Jen Hatmaker: “Connection and Belonging Matter Almost More than Anything Else We Put Our Hands To.”

Jen Hatmaker: “Connection and Belonging Matter Almost More than Anything Else We Put Our Hands To.”

Interview: Jen Hatmaker.

Jen Hatmaker is a New York Times bestselling author, blogger, and sought-after speaker. She has written many books and hosts the podcast For the Love. (If you want to listen to the two of us in conversation, she interviewed me on For the Love here.)

Jen and her husband, Brandon, are founders of the Legacy Collective, a giving community that granted more than a million dollars in its first year. The couple also pastors Austin New Church and lives on the outskirts of Austin with their five kids in a 1910-era farmhouse that they recently overhauled as stars of the HGTV series Big Family Renovation. (You can see photos here.)

Her newest book is Fierce, Free, and Full of Fire.

I couldn't wait to talk to Jen about happiness, habits, and creativity.

Gretchen: What’s a simple activity or habit that consistently makes you happier, healthier, more productive, or more creative?

Jen: Morning coffee is my soulmate, and for several years, I tried every (and I mean every) alternative under the sun to enjoy my coffee without the dreadful chemical Almond Joy flavored creamer that I loved, mainly because it is like one molecule away from plastic. Homemade creamer, soy, “all natural,” organic, coconut milk, bulletproof coffee, almond extract; I tried everything out there and don’t come at me with something I didn’t list because I tried that too. Then last year, I said: “No, universe. Let me live. I will drink my coffee with that trash creamer because it makes me happy and I love it.” So now morning coffee is my soulmate again and literally gets me out of bed glad to be alive every single day.

What’s something you know now about happiness that you didn’t know when you were 18 years old?

I finally learned that happiness is an inside job. As a first-born, type A, natural achiever, I have always placed an outsized priority on performance and, let’s get real, applause. I never met a Gold Star I didn’t like, and my mom said if ever I struggled for motivation, they would just turn the thing into a contest and my need to win would kick into gear. Adulthood taught me that I could indeed claw my way to plenty of Gold Stars, get quite a few rounds of applause, and lose it all, and the losing showed me that happiness was inside all along. Success, approval, and popularity make a flimsy foundation, and they are far more fragile than any of us would like to think. True happiness is mine to steward in the sun and in the storm; it is my work, my cherished possession, and mine to protect.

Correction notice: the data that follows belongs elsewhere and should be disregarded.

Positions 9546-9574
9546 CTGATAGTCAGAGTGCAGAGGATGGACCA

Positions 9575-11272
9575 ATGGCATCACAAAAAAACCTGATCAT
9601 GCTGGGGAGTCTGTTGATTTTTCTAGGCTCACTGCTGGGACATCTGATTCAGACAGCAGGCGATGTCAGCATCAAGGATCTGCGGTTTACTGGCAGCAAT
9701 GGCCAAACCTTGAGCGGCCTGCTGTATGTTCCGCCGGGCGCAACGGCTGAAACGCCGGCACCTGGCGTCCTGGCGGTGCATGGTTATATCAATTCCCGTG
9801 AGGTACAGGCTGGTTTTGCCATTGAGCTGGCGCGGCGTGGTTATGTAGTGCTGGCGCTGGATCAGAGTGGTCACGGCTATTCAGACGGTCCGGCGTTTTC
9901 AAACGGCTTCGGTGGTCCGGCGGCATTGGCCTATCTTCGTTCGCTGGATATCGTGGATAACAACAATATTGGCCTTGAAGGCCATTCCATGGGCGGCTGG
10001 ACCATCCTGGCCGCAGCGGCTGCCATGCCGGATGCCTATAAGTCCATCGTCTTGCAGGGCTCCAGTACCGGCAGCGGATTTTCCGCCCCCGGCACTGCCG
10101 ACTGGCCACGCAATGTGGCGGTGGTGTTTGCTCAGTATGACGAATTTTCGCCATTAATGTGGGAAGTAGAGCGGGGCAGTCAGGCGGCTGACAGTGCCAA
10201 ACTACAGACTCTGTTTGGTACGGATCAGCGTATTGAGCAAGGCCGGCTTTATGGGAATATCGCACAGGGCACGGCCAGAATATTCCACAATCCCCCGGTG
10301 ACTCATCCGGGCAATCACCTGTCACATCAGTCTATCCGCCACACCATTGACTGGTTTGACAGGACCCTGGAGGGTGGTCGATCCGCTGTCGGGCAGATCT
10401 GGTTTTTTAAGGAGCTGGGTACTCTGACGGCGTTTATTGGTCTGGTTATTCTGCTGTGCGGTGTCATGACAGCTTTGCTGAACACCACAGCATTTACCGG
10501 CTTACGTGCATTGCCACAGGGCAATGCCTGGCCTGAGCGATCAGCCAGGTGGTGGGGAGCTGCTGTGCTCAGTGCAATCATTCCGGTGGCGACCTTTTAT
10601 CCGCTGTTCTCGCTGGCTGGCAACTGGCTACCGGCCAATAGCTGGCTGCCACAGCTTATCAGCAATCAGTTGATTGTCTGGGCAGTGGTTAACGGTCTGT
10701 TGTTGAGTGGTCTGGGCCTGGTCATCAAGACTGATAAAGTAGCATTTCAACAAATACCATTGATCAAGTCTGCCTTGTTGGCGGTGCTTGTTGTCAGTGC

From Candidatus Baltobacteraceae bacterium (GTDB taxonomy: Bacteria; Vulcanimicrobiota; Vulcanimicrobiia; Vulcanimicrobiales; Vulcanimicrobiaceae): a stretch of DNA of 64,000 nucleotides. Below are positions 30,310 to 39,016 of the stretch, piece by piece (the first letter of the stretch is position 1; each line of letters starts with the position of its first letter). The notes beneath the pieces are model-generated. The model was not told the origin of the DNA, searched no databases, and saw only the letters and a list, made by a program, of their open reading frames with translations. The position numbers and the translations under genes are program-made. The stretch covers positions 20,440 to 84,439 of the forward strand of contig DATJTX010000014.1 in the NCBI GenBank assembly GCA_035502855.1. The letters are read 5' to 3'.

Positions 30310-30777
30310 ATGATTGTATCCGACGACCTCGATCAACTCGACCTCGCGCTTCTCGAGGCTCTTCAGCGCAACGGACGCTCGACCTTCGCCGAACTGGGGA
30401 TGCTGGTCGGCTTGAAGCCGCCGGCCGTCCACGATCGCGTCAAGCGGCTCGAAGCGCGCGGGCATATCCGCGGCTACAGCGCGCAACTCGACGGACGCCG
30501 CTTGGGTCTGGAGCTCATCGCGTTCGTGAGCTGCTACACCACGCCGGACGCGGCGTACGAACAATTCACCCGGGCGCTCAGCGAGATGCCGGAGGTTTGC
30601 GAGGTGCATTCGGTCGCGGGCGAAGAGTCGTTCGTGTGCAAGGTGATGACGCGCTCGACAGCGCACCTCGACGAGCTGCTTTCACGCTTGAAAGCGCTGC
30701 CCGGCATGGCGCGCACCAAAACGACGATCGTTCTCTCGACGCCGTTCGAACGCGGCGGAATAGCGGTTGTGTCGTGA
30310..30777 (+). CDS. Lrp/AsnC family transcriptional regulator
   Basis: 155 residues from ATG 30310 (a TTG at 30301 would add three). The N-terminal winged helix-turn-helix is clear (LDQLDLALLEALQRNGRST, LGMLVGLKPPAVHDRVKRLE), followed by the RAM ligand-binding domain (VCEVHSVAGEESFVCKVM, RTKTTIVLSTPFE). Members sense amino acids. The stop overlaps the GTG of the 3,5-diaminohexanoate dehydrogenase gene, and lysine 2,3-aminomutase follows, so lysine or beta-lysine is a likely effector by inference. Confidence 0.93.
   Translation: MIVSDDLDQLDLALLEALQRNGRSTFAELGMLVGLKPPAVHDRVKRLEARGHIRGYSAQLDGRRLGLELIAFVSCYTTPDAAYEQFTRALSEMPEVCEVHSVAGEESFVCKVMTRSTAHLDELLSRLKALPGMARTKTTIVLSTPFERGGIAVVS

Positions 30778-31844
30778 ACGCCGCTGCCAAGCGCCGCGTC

You’ve done fascinating research. What has surprised or intrigued you—or your readers—most?

In my latest book Fierce, Free, and Full of Fire, I was surprised to discover how not just important but crucial connected relationships are to our well-being. It is the single factor that overrides virtually every other marker of health. It alone has the power to meet all three basic human needs outlined in Self-Determination Theory, it is the strongest predictor of physical health and lifespan, and it is permanently linked to our levels of resiliency, optimism, and productivity. In other words, the lonelier we are, the worse we are doing in every facet of life, and the more connected we are, the better we are doing in every facet of life. Connection and belonging matter almost more than anything else we put our hands to.

Have you ever managed to gain a challenging healthy habit—or to break an unhealthy habit? If so, how did you do it?

This may lack credibility after my first answer, but about ten years ago, I decided to stop drinking soda after I saw one eat through battery acid in some deterring video. Understand, I was raised on Coke. This is what we drank. Dad would let me sip his Coke when I was just a fat toddler. We had Coke floats five nights a week. We kept PALLETS of them in our garage. I convinced myself that I couldn’t live without them because I was raising five kids and dammit I deserved to feel the burn of a Coke over Sonic ice. Then battery acid, decision, done. I’ve maybe had five in ten years.